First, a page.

And here's the final view. In addition to the things we've already seen there is a handy lens for focusing sunlight (or examining things such as wounds), a firesteel to go with the striker mentioned earlier, a peanut lighter filled with lighter fluid (and sealed with a rubber gasket, so it actually STAYS filled with lighter fluid - zippo owners know what I'm talking about here) and a mini lifestraw. The mini lifestraw is a must. Water is your #1 goal in Australian survival, and you can't be too choosy. I once sucked down a puddle of mosquito-egg infested, rotting leaf-filled filth using that lifestraw. Just ask Burt!

And that's the whole kit! Is it perfect? Nah. There's still work to do on it, but a big part of having a survival kit is to never be 100% happy with it. Always refine, always improve.

Anyway, I'll be back soon with more articles! Stay tuned!

- CumQuaT


  1. Replies
    1. Survival Things Our Great-Grandfathers Built Or Did Around The House

      People really should avert their gaze from the modern survival thinking for just a bit and also look at how folks 150 years ago did it.

      These guys were the last generation to practice basic things-for a living-that we call survival skills now.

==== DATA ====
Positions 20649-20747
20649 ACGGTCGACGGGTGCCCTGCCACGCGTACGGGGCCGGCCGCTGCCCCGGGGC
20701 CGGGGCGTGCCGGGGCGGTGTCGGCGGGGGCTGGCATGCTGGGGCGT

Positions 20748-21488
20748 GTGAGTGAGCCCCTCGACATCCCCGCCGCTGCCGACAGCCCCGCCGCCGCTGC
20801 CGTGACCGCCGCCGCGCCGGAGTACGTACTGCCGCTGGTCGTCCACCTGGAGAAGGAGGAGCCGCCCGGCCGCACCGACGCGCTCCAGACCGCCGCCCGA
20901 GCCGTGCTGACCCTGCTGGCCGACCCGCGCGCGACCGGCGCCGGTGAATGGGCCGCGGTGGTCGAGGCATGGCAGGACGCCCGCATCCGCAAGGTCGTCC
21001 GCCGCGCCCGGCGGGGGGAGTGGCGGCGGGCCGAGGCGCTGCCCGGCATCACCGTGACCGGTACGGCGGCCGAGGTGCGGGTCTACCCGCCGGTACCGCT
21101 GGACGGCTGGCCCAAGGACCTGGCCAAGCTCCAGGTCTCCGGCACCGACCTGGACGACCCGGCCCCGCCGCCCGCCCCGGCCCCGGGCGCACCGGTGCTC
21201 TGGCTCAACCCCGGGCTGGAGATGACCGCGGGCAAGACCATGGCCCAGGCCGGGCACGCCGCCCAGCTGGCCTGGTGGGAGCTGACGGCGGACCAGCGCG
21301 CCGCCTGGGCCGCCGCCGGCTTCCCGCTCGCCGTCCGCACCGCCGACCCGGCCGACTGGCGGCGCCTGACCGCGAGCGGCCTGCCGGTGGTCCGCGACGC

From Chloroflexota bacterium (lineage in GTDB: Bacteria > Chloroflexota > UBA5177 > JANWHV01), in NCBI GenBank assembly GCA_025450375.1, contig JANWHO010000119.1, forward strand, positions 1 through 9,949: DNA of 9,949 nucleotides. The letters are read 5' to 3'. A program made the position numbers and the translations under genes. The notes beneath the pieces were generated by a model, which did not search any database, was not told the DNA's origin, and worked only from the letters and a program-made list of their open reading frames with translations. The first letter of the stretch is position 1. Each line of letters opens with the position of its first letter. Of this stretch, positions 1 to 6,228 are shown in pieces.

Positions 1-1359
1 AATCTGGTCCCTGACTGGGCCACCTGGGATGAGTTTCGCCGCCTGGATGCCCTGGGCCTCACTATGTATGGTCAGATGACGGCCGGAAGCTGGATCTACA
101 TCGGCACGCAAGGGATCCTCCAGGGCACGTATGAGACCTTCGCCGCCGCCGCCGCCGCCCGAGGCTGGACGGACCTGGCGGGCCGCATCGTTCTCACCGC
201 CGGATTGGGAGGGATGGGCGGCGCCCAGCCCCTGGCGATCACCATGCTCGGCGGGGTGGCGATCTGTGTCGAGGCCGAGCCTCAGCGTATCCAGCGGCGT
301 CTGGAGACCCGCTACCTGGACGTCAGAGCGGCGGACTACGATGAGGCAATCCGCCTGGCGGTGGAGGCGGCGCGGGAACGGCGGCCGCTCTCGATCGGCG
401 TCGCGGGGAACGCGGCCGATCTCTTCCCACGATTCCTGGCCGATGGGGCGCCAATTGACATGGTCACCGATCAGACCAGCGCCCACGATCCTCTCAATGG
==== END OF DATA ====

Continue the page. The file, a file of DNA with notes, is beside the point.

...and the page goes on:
Survival Things Our Great Grandfathers Did Or Built Around The House.

      Are you ready to turn back the clocks to the 1800s for up to three years?

      Because this is what will happen after the next SHTF event.

      Click here to watch the video and spread the knowledge.

  2. I like being prepared for any survival situation, especially when going into the woods. I am currently preparing a 72-hour survival kit, and your article is really helpful. Thanks for sharing this great content. I also found useful tips and tricks from the following post:

  3. Nice little kit, you definitely included the finest items (especially the chocolate!) :) But, I would only add one more thing, a survival lighter, as it will definitely last longer than matches. You can find the reviews of the best survival lighter, here:

  4. There are countless other items to consider packing in a mini survival kit. As long as the key survival bases are covered, your creativity is the limit.
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  7. My hunting partner and I were hunting elk and deer again in the great Colorado Mountains. The weather for the first day of the hunting season was nice. There were no clouds and the air was crisp but not too cold. edhunting

  8. Other than a few misguided well you know what I mean, I can't figure it out. Anyway over the centuries of dealing with you duck hunters we have become very good at hiding from you. In fact, we are so good most of the time during duck hunting seasons we just fly around and hide so we can laugh at all you so called manly duck hunters.